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WHAT SHOULD I DO IF I'M BITTEN? First of all, if you were bitten by a venomous snake, it's most likely a pit viper - you'll have been punctured with large sharp fangs and immediately your flesh will start to dissolve - it'll be excruciatingly painful and immistakeable. If you've just gotten a little nick from a harmless snake, you might actually bleed a lot, because snakes often have anticoagulants in their saliva. If it's not a pit viper, such as the red-yellow-black Coral Snake, then you won't have the searing pain, since that's a neurotoxic venom. Anyway, here's what you should do - try to remember what the snake looked like. If you can safely gather the specimen, do so, but NOT at the risk of receiving another bite! Call emergency services - an ambulance - if you think it's a venomous snake, or have a friend drive you to the hospital. Don't drive yourself, for risk that you'll pass out on the way. Don't bother with tourniquets, cutting the bite and sucking poison, or any of that crap. It won't help.
HOW CAN I TELL IF A SNAKE IS POISONOUS? Many people mistakenly assume that all snakes are poisonous - the correct term is "venomous", because snakes inject venom, whereas poison is a more generic term. The truth is that there's no easy way for amateurs to tell - so just leave all snakes alone! If you must know, your best bet is to simply do a web search for the venomous snake species in your state, and memorize what they look like. Finally, with the exception of the red/black/yellow coral snake, most venomous snakes in the USA are pit vipers, which are very fat snakes. So if it's a thin snake, it's probably harmless. The pit vipers are all rattlesnakes (and all rattlesnakes are venomous!) or fat water snakes, like the cottonmouth or copperhead. Of course, harmless water snakes are also pretty thick, so it's hard to tell. And pretty much all snakes have triangular heads or patterns of some sort, so there's no single trait that will determine if a snake is dangerous or not. Best bet - just leave all snakes alone if you encounter one. Most bites happen when people try to catch or kill snakes.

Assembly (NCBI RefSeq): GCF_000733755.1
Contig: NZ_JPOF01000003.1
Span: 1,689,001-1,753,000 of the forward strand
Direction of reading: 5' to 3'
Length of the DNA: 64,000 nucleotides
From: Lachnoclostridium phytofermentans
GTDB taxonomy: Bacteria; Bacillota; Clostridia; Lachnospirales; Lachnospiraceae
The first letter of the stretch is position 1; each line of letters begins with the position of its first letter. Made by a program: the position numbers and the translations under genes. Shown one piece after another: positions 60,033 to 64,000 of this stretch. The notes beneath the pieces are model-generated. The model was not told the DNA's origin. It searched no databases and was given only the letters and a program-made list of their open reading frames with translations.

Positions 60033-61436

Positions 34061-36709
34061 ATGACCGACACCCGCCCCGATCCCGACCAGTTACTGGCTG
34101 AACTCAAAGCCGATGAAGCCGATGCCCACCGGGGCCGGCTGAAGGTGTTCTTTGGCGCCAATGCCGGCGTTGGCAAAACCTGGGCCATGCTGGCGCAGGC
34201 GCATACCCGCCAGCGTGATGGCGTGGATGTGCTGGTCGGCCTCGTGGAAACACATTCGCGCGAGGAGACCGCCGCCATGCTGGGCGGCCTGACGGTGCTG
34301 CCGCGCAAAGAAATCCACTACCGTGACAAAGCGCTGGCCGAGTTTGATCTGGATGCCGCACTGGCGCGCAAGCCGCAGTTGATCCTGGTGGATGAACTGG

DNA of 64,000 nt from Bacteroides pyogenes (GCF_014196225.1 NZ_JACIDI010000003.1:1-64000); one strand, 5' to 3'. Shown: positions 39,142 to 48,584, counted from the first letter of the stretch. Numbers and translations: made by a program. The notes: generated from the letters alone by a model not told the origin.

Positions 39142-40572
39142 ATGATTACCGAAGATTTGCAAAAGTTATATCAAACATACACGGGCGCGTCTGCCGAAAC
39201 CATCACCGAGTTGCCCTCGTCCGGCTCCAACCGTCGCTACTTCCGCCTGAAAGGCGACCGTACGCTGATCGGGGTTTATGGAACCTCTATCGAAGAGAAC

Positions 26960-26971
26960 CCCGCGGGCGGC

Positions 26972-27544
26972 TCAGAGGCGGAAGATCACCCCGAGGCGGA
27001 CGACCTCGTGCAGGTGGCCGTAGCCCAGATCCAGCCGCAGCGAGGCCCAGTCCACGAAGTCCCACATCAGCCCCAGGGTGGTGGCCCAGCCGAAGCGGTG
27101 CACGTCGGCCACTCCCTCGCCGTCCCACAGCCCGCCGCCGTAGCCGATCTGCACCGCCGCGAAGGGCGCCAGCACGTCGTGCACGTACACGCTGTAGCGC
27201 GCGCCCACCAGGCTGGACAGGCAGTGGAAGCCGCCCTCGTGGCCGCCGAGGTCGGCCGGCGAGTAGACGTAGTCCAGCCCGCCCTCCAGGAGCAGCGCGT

HOW DO I GET RID OF SNAKES? If you've got a snake on your property, you might just want to leave it alone. It'll be on its way. If you see it habitually and don't like it, then you might want to have it removed. If you've got a snake inside your house and you are unsure of the species, don't try to catch it - most cases of snake bite actually occur when a person is trying to kill or catch a snake. Leave it alone, or isolate it if possible. A wildlife control expert can come and remove the snake. In addition, some people are able to use snake traps to catch snakes. These traps utilize a sticky pad, so if you use such a trap, be sure to spray cooking oil on the captured snake to release it elsewhere. Trapper Jack Wildlife Specialist offers a Snake Treatment that we use to drive snakes away and keep them away. We Guarantee our treatments for 12 months!
Snakes are usually classified as a pest species due to people's fear of the animal.
The most common complaints include the
SNAKE BEHAVIOR: The important thing to know is that most snakes are non-venomous, and pretty much none of them are aggressive. That is, no snake will slither up to you and attack you. Most will run, and some will stand their ground, but if you leave the snake alone, it'll leave you alone. That's how it works for most animals. Snakes live in a wide variety of habitats. Some are great climbers, some are aquatic. Most are very patient when it comes to catching prey - they sit still and silent for a very long time, then when a prey item is in reach, they strike! Some kill by venom, some by constriction. Some just grab bugs and eat them.
NUISANCE CONCERNS: The primary concern seems to be fear of snakes (Ophidiophobia) which many people have. It's a common phobia, and I've seen it many times. I've seen adults cowering up on chairs, shaking. It's irrational, but very real for some people. Even for those without a flat-out phobia, snakes are often unsettling. Often it's just a matter of ignorance - people don't know which snakes are venomous and which are not, so they are naturally cautious around all snakes. Snakes inhabit many ecological niches, and often around human buildings. They'll get into pools, screened porches, and oftentimes, the home itself. Snakes don't need much space to enter a home.
SNAKE BIOLOGY: There's too many snake species to catalogue here. Some facts common to all snakes - they have no eyelids. They smell with their tongues, by flicking the forked tongue out and tasting the air with the Jacobsen's organ. They are carnivorous. Some give birth to live young, but most lay eggs. One myth about snakes is that if a snake has a triangular head, it is poisonous (venomous). This is not true - most snakes have triangular heads. As reptiles, their body temperature is regulated by surrounding temperatures. Sometimes they'll sunbathe to raise temperature. Many snake usually prefer to hide under heavy cover in cool areas. All snakes are strictly carnivores, and since they can't chew, they swallow their food whole. The poo and pee out of the same hole. Since many people ask me, I have posted photos of what snake poop looks like.
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Nashville Tennessee & Surrounding Area Wildlife Removal and Prevention - 615.469.6000
Monroe Georgia & Surrounding Area Wildlife Removal and Prevention - 770.800.7054